One thousand six hundred Limerick secondary school students are attending a project targeted at improving road safety across the city and county over the next two days.
The Lifesaver project, now in its ninth year, is an initiative aimed at reducing road collisions and promoting road safety among young people.
It is taking place at the South Court Hotel in Raheen.
There have been four people killed on Limerick roads in 2015 as of August this year, with nine “serious injury collisions” also having been reported.
The project first shows students a mock road traffic accident scene, before they are shown a presentation from emergency services personnel.
The emergency services at the scene are deployed as if it were a real road traffic collision.
The presentation includes personal accounts from road crash survivors and input from families who have lost loved ones as a result of road accidents.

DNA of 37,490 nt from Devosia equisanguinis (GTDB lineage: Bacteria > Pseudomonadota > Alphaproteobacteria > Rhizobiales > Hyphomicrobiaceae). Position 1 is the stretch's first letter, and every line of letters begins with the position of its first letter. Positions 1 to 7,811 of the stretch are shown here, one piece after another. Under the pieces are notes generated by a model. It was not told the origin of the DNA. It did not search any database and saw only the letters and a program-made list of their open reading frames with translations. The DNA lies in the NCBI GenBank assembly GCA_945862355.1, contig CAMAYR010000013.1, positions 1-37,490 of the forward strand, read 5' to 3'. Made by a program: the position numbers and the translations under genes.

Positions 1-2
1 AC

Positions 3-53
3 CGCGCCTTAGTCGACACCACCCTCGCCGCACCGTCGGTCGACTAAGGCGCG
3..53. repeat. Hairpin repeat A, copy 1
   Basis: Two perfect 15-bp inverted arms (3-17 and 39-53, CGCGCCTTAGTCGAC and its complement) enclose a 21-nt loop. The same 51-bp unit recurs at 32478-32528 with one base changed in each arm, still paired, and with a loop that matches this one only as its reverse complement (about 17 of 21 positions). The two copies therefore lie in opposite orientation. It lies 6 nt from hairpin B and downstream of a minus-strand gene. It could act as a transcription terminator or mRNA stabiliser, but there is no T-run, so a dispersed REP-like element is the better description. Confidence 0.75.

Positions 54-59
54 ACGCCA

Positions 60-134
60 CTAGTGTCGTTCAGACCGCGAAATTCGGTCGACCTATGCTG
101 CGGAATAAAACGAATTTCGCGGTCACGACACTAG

“The main aim of this project is to change people’s attitude towards road safety. It is not about making people better drivers but making them realise how easy it is for things to go wrong and the consequences of bad driving habits,” said Limerick Road Safety Officer Karen Butler.
“These range from very bad cases of drink and drug driving to simply not looking at the road ahead,” she added.
The project, led by An Garda Síochána, is in collaboration with Limerick City & County Council, Limerick City & County Fire Services, Ambulance Services and the Health Service Executive.
Speaking earlier this year, head of the divisional traffic corps Paul Reidy expressed concern about road safety leading into the autumn and winter months.
“Going into the autumn and winter of last year, we had three pedestrians killed and one pedal cyclist, so obviously our concern now for the remainder of this year is that pedestrians are careful when they are out on the roads and that they make sure they can be seen by wearing high vis jackets or reflective clothing,” he said.